The prescribed readings for the Sunday were from the Gottgefälliges Kirchen-Opffer (1711).[4] The text connects the healing of the deaf man to the thoughts of the believer who is left deaf and mute in awe looking at the healing of Jesus and God's creation. The text of the second aria is almost a quote of the gospel's last verse.[4]

Because of the requirements that "new music" be composed as often as possible, Bach seldom chose older poems for his cantatas;[5] consequently, the conductor Craig Smith has suggested that parts of this work may have been composed earlier than the first recorded Leipzig performance.[6] Bach had already composed his first solo cantata on a text by Lehms, Widerstehe doch der Sünde, BWV 54, composed during his tenure in Weimar, also for an alto soloist.

The cantata is one of three Bach cantatas written in Leipzig in 1726 in which an alto is the only vocal soloist, the others being Vergnügte Ruh, beliebte Seelenlust, BWV 170, and Gott soll allein mein Herze haben, BWV 169. It seems likely that Bach had a capable alto singer at his disposal during this period.[7]

Bach had earlier composed two other cantatas for the twelfth Sunday after Trinity, in his first year in Leipzig Lobe den Herrn, meine Seele, BWV 69a, first performed on 15 August 1723, and in his third year Lobe den Herren, den mächtigen König der Ehren, BWV 137, first performed on 19 August 1725, as an added part of his cycle of chorale cantatas. Both works focus on praise (Lob) and use an orchestra including festive trumpets.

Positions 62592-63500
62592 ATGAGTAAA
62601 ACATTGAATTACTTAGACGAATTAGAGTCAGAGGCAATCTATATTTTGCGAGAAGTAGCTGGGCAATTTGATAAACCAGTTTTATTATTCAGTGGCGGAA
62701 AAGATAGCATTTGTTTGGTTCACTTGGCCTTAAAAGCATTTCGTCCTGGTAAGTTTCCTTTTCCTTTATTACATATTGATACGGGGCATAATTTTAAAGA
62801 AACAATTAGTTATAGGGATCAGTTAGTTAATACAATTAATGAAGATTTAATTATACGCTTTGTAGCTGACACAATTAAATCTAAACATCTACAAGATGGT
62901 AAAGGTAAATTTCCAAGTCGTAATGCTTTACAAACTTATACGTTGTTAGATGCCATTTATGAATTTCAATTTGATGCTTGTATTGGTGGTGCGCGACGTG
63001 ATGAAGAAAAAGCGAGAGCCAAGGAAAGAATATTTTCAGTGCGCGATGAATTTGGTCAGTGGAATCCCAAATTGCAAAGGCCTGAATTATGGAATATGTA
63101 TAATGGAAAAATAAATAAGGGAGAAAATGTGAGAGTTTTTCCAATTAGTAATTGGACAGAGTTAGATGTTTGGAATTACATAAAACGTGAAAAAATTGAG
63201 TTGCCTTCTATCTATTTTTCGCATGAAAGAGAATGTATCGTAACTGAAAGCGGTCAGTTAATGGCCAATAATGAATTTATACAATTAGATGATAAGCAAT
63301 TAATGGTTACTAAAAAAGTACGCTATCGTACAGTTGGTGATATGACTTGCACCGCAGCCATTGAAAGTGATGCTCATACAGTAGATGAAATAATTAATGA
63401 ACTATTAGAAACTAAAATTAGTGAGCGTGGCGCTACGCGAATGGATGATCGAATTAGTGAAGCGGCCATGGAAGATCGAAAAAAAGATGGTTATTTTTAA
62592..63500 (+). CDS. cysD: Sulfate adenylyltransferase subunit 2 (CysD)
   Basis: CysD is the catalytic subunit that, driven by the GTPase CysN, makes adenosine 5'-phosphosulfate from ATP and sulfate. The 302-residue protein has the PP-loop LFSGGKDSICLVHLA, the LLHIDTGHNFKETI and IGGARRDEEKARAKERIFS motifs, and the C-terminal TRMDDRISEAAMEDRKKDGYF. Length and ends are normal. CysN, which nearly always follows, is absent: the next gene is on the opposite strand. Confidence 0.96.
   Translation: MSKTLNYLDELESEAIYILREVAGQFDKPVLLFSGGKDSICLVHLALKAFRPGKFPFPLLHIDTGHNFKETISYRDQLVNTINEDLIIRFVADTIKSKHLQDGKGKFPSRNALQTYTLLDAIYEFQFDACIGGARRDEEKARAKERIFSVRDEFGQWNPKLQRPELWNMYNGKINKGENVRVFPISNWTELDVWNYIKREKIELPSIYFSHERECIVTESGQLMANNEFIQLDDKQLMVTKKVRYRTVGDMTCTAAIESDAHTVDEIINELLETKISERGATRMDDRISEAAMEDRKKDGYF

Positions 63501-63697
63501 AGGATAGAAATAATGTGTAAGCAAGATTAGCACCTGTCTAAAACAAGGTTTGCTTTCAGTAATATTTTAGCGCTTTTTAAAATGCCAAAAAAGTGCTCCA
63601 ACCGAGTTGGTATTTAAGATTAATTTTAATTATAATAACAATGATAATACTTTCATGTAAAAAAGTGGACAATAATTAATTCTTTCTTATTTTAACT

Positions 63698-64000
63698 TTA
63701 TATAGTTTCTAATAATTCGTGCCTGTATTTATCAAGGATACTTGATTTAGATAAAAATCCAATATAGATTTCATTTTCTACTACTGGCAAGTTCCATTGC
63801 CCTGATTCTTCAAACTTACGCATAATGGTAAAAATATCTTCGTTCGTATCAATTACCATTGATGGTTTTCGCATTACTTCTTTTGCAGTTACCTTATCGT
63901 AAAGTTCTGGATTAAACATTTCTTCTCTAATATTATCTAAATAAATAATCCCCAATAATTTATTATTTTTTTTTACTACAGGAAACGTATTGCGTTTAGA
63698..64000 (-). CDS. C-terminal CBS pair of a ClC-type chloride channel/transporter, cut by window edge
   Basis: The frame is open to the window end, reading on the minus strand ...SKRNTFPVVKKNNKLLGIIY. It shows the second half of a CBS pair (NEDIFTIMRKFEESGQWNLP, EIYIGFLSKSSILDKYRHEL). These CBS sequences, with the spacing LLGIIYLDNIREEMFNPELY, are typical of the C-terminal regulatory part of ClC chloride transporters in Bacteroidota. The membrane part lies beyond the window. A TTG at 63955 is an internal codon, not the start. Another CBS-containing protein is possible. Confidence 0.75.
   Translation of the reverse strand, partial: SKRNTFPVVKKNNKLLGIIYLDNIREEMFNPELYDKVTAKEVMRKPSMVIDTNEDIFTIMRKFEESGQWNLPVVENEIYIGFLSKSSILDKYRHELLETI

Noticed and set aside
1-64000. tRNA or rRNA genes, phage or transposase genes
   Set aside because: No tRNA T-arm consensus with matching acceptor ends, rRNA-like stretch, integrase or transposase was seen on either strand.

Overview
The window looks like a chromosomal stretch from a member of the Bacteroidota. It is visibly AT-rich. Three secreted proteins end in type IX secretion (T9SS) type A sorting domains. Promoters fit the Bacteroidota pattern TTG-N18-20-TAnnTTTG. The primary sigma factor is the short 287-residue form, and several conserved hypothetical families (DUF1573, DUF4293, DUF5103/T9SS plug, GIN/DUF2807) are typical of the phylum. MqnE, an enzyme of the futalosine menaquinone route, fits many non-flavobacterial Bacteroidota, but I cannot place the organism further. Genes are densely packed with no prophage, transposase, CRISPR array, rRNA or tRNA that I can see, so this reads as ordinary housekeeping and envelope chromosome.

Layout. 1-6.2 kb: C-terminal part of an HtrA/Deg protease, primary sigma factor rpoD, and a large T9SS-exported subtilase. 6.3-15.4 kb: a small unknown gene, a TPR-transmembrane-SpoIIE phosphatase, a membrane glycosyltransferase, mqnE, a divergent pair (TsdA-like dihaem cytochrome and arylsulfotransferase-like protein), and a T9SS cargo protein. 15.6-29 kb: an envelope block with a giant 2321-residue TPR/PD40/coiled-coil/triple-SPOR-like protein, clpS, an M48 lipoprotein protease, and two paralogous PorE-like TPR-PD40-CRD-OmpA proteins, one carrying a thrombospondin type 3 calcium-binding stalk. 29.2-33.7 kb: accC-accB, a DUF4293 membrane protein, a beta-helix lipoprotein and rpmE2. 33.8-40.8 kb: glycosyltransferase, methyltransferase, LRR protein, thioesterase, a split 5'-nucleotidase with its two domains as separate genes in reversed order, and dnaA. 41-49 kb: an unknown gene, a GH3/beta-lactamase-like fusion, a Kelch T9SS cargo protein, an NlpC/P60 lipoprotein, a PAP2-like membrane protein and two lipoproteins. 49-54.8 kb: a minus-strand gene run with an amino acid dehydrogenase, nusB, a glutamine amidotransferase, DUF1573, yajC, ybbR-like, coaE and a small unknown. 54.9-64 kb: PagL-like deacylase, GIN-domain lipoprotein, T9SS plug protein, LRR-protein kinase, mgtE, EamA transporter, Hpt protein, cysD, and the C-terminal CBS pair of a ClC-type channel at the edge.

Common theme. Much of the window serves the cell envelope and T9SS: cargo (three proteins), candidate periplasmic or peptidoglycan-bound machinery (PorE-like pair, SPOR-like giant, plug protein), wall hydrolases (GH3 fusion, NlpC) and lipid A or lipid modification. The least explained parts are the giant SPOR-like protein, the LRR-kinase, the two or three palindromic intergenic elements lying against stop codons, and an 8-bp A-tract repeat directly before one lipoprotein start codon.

Furthermore, the work has two large concerto movements for organ and orchestra, probably from a lost concerto for keyboard, oboe or violin,[8] perhaps indicating that the cantata was composed for a seasonal choral absentia at Thomaskirche.[9] The first nine bars of the opening sinfonia are practically identical to the fragment BWV 1059.[3]

Bach led the first performance on 8 September 1726,[10] and probably played the organ part himself.[3]

Scoring and structure